Thomas Barclay to the American Commissioners
Alicante 10th. February 1787.
Since I wrote to you from hence the 6th. of last month I have been much aflicted with the Rheumatism in my loins which confin’d me to my bed with pains great beyond Discription. I am now free of them, and shall leave this place in a few Days. Upon further reflection, I thought it best not to abandon the Idea of meeting Mr. Lamb, and therefore I wrote to him at Port Mahon that I wou’d go to Valencia and from thence to Barcelona, if he wou’d embark for this last place and meet me there. I informd him that my orders from Congress were to make a settlement with all the people in Europe who are employ’d or who have been employ’d in their Service, and that the Ministers at London and Paris wish that I may be able to comply with the Desire, which He communicated to them of having his account settled here, and I desir’d him to answer me by one letter address’d for me at Valencia and another at Barcelona. If his business or health will not permit him to see me, I will probably go to Madrid from Valencia or perhaps to France from Barcelona, but my movements will in some measure be govern’d by the necessity I shall find myself under of going to Coruña. The Gentlemen with whom my business lyes there have not by any means comply’d with my request. They acknowledge that there is some property belonging to the Prizes carried in by Captain Cunnyngham in their hands but they have applyed it towards the discharge of Expences incurred by the South Carolina Frigate commanded by Commodore Gillon, and with respect to the public Effects left by him, little can be known from what they write.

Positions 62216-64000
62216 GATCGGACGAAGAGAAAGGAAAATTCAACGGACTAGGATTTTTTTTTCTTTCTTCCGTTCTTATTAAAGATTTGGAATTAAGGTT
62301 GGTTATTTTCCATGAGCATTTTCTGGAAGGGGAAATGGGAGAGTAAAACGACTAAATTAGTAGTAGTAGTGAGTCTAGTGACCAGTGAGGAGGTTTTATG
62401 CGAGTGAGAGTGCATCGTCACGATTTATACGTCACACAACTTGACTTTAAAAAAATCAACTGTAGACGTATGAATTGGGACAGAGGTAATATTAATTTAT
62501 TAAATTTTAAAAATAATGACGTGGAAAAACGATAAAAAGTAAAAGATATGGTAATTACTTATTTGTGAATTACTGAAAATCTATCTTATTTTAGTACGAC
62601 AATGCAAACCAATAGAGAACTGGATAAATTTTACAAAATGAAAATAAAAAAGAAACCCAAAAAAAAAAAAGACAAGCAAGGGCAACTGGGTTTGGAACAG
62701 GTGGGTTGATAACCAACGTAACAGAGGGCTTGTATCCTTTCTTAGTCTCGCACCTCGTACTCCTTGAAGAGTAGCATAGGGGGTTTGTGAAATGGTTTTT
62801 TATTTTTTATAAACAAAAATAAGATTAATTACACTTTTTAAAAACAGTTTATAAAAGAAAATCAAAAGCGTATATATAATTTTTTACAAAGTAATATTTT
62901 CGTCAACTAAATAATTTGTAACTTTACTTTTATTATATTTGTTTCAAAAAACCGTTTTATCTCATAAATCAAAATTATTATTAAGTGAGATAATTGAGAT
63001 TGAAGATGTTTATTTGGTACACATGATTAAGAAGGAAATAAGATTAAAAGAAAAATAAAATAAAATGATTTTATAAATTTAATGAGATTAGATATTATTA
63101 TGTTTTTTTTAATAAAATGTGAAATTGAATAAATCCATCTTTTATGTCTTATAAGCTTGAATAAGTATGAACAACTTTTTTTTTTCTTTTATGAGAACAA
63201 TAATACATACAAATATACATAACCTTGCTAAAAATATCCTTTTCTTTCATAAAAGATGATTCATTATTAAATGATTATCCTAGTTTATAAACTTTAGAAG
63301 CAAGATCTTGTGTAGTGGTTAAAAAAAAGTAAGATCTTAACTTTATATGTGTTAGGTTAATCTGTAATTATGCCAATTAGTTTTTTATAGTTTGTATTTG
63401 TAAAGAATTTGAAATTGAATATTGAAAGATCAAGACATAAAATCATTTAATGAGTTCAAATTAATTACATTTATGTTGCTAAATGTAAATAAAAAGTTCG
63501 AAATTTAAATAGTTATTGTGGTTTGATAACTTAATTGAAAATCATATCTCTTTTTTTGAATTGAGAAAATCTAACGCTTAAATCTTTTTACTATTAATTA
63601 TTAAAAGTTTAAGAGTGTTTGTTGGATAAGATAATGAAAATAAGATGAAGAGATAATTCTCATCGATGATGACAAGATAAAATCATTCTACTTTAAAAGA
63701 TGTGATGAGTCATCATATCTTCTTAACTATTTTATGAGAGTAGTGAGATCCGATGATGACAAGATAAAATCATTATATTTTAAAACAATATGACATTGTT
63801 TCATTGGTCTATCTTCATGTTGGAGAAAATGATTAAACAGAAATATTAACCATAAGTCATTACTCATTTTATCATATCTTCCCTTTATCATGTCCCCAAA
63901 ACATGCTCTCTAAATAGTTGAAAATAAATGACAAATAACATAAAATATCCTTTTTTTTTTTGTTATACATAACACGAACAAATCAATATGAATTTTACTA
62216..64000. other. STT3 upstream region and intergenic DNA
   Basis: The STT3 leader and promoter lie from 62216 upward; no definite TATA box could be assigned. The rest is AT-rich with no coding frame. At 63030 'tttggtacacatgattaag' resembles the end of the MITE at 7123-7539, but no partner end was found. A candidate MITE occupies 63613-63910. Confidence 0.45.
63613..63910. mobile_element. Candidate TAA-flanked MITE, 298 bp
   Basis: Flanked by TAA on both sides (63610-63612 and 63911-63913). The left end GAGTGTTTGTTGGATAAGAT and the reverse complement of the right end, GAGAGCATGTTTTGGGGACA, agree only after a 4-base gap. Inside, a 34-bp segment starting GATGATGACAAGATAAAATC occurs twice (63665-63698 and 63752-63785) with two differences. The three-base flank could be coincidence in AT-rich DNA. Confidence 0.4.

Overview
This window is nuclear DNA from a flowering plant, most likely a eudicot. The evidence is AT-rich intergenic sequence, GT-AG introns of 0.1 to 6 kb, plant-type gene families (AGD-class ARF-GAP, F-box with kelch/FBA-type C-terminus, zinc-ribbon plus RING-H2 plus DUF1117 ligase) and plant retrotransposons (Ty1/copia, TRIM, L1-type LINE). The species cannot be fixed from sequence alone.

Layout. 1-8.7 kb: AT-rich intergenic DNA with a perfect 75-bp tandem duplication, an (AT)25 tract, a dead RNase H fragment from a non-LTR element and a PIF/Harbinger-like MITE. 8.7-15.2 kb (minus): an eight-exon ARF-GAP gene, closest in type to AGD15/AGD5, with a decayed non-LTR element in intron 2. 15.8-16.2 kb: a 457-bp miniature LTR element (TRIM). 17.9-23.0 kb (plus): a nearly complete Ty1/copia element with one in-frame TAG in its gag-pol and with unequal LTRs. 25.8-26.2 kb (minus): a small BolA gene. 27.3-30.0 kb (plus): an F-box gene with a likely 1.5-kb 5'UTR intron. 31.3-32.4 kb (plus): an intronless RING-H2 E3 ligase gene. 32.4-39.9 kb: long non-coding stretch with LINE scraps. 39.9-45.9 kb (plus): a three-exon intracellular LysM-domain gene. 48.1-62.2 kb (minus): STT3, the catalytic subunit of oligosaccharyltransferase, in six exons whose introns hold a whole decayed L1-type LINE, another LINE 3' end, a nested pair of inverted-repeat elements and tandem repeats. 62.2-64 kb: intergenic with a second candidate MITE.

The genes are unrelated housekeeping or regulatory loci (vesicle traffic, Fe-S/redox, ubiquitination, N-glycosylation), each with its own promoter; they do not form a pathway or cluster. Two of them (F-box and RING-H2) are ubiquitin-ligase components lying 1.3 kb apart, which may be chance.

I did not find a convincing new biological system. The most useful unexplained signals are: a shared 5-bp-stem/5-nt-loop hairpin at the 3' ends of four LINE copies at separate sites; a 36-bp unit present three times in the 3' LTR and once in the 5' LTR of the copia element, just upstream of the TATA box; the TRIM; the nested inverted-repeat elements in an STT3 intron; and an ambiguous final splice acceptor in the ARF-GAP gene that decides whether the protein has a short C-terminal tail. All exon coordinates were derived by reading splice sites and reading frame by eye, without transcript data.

I fear nothing will ever be recover’d of any consequence from these effects or from this ballance. Yet having them pointed out as objects to be attended to, I am unwilling to leave anything undone on my part. In the mean time I shall communicate to the Secretary of foreign Affairs what I have collected on these subjects, and determine hereafter whether I shall pass to Coruña or not. I receiv’d a letter from Mr. Jefferson Dated the 26th.1 of December, in which he says he will write to Mr. Adams to join him in desiring Mr. Lamb to settle his accounts, a Circumstance that proves very agreeable to me, However willing Mr. Lamb may be to do it without such a letter. I am Gentlemen with the greatest respect and Esteem, Your most obedt. Servant,
The Count D’Espilly &c. sail’d from this Bay about ten Days ago for Algier.
RC (DLC); in an unidentified hand, signed by Barclay; endorsed. Tr (DLC); in William Short’s hand. Recorded in SJL as received 25 Feb. 1787. Enclosed in Barclay to TJ of this date, following; Barclay also wrote a separate letter to Adams on this date (MHi: AMT).
1. Thus in RC and Tr; the correct date is 27 Dec.